Protesters Face Backlash For Comparing French Vaccine Passports To Holocaust, Apartheid

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Kendall Tietz Education Reporter
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Demonstrators in France faced backlash from a French Holocaust survivor for using references to the Holocaust and Apartheid to protest COVID-19 government restrictions, the AP reported.

A 94-year-old French Holocaust survivor condemned protestors for comparing the country’s COVID-19 policies to the Holocaust, the AP reported. French officials and anti-racism groups backed the survivor by also condemning the comparisons.

People in France opposed to the vaccines are worried that government vaccine rules, vaccine requirements and potential coronavirus passes required to enter restaurants and other venues will restrict their freedom, the AP reported. Over 100,000 people protested across France on Saturday ahead of the government’s introduction of a bill Monday that would require healthcare workers to get vaccinated and introduce coronavirus passes. (RELATED: Protester Hauls Off And Slaps French President Emmanuel Macron)

“You can’t imagine how much that upset me,” Holocaust survivor Joseph Szwarc said Sunday during a ceremony commemorating victims of antisemitic and racist acts by France. “This comparison is hateful. We must all rise up against this ignominy.”

Anti-vaccination demonstrators feel the government is unfairly targeting them, the AP reported. Some protestors wore yellow stars similar to those Jews were forced to wear under Nazis rule and some had signs referencing the Auschwitz death camp and South Africa’s regime under apartheid.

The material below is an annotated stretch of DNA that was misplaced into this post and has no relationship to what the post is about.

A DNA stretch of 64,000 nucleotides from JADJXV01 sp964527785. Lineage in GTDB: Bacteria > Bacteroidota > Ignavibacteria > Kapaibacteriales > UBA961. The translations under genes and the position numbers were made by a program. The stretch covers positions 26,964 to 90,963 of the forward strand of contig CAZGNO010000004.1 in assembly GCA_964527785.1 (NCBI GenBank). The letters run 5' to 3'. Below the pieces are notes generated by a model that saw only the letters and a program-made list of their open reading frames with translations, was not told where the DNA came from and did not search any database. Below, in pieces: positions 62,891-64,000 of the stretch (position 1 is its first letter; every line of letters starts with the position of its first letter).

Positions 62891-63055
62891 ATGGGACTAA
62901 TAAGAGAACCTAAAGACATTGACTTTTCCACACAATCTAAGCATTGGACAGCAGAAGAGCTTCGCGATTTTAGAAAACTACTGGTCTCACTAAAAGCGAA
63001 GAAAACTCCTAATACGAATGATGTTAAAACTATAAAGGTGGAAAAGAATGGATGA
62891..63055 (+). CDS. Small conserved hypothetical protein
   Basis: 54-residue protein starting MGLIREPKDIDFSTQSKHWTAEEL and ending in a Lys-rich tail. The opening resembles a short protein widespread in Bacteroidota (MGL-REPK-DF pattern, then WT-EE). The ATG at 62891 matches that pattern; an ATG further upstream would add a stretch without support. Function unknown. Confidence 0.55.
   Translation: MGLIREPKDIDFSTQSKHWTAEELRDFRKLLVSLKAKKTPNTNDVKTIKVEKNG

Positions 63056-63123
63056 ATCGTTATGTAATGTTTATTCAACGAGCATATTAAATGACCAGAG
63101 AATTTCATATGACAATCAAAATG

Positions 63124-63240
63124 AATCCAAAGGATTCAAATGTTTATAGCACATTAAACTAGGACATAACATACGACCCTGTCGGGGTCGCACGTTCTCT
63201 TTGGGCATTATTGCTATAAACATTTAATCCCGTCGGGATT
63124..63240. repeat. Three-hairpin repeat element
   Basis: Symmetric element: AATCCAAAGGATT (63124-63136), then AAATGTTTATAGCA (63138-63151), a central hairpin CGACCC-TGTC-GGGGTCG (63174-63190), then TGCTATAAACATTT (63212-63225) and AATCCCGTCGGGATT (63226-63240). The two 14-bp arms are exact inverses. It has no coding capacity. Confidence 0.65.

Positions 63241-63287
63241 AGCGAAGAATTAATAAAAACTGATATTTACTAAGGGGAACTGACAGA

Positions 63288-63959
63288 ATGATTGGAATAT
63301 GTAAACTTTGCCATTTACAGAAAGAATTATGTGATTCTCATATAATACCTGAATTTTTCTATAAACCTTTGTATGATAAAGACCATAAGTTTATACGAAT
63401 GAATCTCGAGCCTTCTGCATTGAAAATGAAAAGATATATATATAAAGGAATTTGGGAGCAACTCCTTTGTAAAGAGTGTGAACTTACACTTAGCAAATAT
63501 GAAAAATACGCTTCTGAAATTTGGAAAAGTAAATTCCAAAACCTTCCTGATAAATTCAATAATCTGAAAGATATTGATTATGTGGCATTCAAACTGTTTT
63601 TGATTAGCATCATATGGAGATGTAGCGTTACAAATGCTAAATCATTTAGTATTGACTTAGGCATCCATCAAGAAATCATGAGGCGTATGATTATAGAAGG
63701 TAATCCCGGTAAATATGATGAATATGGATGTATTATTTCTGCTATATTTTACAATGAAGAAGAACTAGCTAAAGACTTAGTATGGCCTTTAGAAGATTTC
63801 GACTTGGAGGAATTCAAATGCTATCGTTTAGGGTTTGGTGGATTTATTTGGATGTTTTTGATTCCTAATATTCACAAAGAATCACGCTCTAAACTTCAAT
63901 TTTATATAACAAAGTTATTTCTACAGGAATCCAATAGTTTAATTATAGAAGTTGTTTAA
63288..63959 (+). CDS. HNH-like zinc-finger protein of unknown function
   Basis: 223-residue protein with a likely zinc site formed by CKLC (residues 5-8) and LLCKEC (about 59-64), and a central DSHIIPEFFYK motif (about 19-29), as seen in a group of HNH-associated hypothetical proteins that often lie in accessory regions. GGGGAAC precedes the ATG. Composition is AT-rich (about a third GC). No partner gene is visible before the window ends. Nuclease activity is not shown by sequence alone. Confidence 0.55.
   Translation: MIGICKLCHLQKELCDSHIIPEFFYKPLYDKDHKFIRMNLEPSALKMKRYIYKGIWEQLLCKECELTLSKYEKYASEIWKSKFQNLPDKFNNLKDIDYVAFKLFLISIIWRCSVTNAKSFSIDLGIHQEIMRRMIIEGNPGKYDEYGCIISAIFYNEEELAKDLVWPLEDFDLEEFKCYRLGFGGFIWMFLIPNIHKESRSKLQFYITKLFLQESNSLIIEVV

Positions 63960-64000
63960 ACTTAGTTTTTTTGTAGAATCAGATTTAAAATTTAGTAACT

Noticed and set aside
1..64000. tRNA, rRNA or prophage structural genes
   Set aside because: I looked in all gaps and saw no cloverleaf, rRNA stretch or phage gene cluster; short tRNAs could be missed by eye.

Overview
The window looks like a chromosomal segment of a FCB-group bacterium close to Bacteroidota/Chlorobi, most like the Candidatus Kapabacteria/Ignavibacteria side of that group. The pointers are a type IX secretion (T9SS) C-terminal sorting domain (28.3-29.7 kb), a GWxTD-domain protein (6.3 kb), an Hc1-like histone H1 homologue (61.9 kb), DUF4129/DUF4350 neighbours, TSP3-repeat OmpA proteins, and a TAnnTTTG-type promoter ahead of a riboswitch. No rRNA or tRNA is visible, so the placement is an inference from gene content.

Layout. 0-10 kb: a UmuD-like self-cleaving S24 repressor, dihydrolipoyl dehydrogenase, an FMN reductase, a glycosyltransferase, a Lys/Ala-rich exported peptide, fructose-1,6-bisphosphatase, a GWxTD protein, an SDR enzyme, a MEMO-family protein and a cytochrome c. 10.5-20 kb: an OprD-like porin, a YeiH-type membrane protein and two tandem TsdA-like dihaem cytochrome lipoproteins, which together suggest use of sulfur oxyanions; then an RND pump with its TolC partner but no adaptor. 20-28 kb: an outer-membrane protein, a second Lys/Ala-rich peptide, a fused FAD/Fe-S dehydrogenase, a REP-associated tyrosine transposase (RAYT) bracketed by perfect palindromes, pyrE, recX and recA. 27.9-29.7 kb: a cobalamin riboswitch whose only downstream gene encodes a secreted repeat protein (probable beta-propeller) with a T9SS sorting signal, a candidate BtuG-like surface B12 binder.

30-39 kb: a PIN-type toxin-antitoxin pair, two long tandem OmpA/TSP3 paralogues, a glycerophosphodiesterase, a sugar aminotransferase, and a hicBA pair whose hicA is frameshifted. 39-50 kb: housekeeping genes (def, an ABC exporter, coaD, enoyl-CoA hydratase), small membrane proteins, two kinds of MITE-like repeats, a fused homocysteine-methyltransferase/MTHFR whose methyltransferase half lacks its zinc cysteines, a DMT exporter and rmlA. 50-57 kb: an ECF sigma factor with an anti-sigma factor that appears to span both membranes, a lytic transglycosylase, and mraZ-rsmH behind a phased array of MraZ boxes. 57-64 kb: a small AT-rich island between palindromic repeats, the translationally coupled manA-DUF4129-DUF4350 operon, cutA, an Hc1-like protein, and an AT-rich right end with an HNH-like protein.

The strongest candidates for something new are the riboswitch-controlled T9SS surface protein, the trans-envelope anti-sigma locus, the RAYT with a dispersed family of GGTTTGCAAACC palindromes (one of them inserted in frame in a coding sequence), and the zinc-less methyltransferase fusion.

“I wore the star, I know what that is, I still have it in my flesh,” Szwarc said with tears in his eyes, the AP reported. “It is everyone’s duty to not allow this outrageous, antisemitic, racist wave to pass over us.”

France’s secretary of state for military affairs attended the ceremony and said the Holocaust references were “intolerable and a disgrace for our republic,” the AP reported. By invoking these moments in history protesters are “mocking victims of the Holocaust” and diminishing crimes against humanity that occurred during World War II, the International League against Racism and Anti-Semitism said.

Polls show most of the French people are in favor of the measures, but as confirmed cases rise there are revived concerns from protestors and French citizens that restrictions could negatively impact jobs and businesses, the AP reported. Two vaccination centers in southwest France were vandalized over the weekend.

One was set on fire and another graffitied, which included at least one mention of the Nazi occupation of France, the AP reported. 

A town councilor outside of Paris, Bruno Auquier had a yellow star on this T-shirt, while passing out arm bands donning the star, the AP reported. He said he was worried the new restrictions could impact the freedom of his children and threatened to take them out of school if it became compulsory to get vaccinated.

“I will never get vaccinated,” Auquier said. “People need to wake up.”

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